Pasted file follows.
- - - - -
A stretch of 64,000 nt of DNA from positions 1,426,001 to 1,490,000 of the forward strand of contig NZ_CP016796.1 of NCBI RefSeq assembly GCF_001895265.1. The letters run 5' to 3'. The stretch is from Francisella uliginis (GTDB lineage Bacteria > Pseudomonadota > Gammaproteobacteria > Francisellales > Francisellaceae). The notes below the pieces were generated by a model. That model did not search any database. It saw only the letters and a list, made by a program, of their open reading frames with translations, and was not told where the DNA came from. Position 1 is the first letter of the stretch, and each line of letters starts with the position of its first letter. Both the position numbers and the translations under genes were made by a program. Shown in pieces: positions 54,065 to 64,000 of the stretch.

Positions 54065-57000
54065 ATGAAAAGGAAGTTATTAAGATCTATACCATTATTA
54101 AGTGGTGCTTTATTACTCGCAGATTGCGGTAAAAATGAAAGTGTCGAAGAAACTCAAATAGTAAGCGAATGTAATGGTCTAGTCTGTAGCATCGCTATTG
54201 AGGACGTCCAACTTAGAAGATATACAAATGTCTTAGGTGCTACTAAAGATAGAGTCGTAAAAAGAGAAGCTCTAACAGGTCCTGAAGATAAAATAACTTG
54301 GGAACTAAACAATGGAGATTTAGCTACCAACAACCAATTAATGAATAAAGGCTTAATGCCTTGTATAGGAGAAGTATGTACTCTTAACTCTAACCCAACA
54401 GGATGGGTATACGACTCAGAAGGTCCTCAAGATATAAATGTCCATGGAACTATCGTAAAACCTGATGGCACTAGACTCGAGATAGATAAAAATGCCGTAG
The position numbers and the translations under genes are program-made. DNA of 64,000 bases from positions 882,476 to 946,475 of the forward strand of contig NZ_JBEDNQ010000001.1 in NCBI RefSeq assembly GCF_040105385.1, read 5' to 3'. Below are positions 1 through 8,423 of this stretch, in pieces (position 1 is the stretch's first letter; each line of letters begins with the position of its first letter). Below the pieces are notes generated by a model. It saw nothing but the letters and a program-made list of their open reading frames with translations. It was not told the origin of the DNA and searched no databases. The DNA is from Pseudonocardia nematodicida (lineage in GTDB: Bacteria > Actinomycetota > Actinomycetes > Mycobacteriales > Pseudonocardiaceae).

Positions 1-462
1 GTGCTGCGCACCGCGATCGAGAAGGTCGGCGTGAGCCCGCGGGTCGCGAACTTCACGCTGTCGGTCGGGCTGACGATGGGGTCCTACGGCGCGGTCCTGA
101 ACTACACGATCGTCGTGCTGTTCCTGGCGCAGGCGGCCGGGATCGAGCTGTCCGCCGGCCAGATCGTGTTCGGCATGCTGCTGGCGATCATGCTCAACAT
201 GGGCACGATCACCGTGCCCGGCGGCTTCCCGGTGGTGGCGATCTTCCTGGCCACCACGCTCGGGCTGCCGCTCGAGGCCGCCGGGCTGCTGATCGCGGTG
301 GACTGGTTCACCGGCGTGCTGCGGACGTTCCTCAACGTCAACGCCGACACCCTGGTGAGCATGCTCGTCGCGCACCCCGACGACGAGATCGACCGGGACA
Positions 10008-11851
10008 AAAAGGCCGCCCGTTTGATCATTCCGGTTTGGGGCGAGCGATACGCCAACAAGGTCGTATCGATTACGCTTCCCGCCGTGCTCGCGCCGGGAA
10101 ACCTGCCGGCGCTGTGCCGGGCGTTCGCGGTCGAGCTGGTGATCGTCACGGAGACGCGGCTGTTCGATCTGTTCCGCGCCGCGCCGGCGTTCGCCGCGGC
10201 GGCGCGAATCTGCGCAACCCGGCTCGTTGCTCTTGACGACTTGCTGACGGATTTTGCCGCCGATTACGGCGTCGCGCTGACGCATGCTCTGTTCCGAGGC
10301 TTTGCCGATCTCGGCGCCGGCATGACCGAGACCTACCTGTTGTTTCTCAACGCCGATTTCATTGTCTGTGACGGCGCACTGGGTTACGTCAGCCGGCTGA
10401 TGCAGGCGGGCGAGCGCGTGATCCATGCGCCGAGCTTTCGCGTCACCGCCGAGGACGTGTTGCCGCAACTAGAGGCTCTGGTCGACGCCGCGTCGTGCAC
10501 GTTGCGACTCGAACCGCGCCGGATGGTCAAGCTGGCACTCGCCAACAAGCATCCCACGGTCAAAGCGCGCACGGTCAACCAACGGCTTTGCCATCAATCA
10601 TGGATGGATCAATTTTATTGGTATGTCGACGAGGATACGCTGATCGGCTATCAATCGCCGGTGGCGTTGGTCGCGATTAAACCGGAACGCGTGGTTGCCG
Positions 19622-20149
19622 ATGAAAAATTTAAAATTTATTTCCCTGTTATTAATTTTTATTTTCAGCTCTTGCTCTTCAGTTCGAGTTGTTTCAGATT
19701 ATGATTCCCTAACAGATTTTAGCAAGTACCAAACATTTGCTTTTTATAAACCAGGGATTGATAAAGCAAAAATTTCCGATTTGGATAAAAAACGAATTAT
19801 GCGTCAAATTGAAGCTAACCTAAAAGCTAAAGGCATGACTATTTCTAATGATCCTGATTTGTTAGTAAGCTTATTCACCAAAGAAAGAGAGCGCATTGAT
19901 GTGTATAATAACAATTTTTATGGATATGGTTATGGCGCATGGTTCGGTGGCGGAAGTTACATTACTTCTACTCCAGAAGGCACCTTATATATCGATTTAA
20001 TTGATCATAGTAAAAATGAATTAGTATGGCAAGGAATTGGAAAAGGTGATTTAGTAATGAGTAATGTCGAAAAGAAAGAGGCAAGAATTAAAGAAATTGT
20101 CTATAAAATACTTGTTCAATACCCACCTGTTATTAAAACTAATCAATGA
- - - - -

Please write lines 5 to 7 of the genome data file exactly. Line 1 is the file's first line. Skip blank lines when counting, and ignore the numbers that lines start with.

54201 AGGACGTCCAACTTAGAAGATATACAAATGTCTTAGGTGCTACTAAAGATAGAGTCGTAAAAAGAGAAGCTCTAACAGGTCCTGAAGATAAAATAACTTG
54301 GGAACTAAACAATGGAGATTTAGCTACCAACAACCAATTAATGAATAAAGGCTTAATGCCTTGTATAGGAGAAGTATGTACTCTTAACTCTAACCCAACA
54401 GGATGGGTATACGACTCAGAAGGTCCTCAAGATATAAATGTCCATGGAACTATCGTAAAACCTGATGGCACTAGACTCGAGATAGATAAAAATGCCGTAG